Supermarkets have been urged to continue sourcing Indian Ocean yellowfin tuna or risk endangering the livelihoods and food security of local fishermen.
Tesco said earlier this month it would end all sourcing of yellowfin tuna from the Indian Ocean unless an effective recovery plan to end overfishing was in place by the end of the year, while Colruyt, a leading Belgian retailer, made a similar pledge last week.
Yellowfin tuna catch has increased almost seven-fold in the Indian Ocean over the past 40 years, according to data from the Indian Ocean Tuna Commission (IOTC), and the stock is now widely acknowledged to be overfished.
But Martin Purves, MD at the International Pole and Line Foundation, argued that although action is certainly needed, a blanket ban risks exacerbating the existing social and economic issues that trouble island nations such as the Maldives, Mauritius and the Seychelles by withdrawing much of their income.
He therefore urged retailers to be “more effective in targeting the culprits rather than saying everyone is bad and everyone needs to pay the cost of such a blanket call”.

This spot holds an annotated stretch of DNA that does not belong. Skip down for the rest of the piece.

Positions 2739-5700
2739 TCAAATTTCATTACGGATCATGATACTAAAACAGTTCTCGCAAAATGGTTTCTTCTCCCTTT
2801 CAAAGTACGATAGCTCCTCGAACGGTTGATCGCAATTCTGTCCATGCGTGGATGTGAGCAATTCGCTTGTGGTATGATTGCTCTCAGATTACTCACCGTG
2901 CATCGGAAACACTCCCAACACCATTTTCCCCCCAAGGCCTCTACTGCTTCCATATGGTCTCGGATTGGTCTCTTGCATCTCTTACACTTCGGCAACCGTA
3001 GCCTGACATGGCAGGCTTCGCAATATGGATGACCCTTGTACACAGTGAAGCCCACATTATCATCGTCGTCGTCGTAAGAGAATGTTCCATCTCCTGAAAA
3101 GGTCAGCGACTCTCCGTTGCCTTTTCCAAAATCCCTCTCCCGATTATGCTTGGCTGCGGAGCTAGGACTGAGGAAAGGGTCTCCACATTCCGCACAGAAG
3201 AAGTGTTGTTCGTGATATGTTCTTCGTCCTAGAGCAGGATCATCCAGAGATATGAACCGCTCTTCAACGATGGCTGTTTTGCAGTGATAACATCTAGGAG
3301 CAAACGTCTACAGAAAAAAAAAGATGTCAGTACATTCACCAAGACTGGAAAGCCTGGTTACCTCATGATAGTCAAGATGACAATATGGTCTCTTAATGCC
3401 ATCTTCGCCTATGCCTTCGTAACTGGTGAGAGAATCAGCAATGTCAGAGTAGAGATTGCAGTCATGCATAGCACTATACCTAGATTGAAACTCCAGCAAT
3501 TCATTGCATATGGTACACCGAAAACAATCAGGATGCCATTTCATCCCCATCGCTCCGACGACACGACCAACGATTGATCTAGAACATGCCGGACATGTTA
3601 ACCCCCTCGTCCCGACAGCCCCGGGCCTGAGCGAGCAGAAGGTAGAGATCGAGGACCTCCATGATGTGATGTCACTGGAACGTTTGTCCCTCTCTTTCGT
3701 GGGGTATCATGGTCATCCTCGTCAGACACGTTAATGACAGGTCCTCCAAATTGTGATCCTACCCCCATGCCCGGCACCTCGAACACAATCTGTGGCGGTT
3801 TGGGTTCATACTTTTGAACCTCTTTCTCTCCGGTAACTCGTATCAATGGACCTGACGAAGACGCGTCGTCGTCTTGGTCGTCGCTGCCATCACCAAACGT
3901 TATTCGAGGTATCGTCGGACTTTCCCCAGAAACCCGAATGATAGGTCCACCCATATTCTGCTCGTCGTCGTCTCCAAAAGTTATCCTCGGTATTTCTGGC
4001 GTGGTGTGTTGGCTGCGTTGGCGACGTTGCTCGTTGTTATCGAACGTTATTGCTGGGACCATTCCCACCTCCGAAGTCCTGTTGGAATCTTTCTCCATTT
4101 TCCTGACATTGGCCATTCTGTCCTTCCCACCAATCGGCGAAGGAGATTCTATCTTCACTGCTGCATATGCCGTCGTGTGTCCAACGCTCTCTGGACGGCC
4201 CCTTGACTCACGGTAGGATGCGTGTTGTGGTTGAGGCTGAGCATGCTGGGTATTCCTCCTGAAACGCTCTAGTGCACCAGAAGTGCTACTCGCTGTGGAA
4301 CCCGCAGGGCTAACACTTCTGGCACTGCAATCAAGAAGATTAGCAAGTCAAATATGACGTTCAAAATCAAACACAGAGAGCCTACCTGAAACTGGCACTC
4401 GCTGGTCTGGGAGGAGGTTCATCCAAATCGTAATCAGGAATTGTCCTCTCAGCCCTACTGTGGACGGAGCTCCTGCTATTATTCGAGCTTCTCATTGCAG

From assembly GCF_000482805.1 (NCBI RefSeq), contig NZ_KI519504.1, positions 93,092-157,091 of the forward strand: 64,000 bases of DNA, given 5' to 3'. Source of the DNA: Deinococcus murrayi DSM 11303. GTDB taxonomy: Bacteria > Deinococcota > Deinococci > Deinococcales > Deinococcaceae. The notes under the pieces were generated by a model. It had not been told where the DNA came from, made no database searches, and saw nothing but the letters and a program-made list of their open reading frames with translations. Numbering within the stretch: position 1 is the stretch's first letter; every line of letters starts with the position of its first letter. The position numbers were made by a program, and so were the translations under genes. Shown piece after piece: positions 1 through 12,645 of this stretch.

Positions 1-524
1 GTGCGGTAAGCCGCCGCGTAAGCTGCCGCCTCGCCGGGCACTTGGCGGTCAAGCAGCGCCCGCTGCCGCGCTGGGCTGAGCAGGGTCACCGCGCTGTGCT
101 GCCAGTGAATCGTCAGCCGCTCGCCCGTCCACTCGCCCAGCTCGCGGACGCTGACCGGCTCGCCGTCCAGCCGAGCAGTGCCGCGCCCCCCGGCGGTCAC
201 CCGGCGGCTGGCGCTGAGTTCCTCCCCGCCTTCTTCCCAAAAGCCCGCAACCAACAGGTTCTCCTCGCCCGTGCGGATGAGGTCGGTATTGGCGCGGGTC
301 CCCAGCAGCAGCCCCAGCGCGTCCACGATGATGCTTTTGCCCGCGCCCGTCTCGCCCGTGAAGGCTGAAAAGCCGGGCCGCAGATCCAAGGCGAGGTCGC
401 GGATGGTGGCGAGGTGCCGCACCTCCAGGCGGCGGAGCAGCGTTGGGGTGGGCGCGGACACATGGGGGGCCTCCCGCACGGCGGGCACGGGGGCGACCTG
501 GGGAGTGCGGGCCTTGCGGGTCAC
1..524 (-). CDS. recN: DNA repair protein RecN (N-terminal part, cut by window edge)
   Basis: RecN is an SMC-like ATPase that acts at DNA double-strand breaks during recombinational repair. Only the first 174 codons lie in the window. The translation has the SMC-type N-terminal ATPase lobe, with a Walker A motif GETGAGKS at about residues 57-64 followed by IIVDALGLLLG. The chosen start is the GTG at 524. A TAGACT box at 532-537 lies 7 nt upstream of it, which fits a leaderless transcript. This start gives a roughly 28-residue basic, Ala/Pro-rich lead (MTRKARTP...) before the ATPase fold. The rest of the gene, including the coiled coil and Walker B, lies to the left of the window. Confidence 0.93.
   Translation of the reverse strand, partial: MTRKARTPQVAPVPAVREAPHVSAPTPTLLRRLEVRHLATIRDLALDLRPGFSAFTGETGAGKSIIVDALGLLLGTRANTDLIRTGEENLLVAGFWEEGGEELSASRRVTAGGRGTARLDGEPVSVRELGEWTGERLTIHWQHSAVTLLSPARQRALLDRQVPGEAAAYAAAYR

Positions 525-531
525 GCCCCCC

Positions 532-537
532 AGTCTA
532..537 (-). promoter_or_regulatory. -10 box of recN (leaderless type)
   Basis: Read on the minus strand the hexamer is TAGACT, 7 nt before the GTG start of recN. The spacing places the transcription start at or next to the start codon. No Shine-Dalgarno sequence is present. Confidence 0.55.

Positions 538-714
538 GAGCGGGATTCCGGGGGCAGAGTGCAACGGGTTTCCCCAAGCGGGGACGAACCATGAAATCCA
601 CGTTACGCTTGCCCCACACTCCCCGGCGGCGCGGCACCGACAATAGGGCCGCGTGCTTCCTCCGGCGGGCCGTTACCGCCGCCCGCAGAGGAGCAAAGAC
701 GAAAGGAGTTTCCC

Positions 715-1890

“There’s a major role retailers can play in saying I need to stop sourcing from purse seine fisheries unless they do x, y and z. We haven’t really seen that type of measure coming from the supply chains,” he said.
Purves stressed he was not attacking any particular supermarket but wanting to encourage “a broader conversation about sustainable development”.
Much yellowfin tuna from the Indian Ocean is caught using purse seine nets, with Spain’s fleet alone accused of overfishing its quota by 12,295 tonnes in 2018 – the excess more than Japan and China’s catch combined.
But while pole and line fisheries may not be the key drivers of overfishing, Tom Pickerell, executive director of the Global Tuna Alliance (GTA), insisted “there is no yellowfin fishery in the Indian Ocean that is sustainable because the issue is the management of the entire stock”.
The GTA, an independent group of retailers and supply chain companies, said in August a 25% catch reduction on 2018 levels would be necessary in order to rebuild the stock.
“If every supermarket in the UK for example moved to the small scale fisheries, one it would put a lot of pressure on them as fisheries, but also the industrial fisheries would still be fished and we wouldn’t be using the leverage to change the management,” added Pickerell.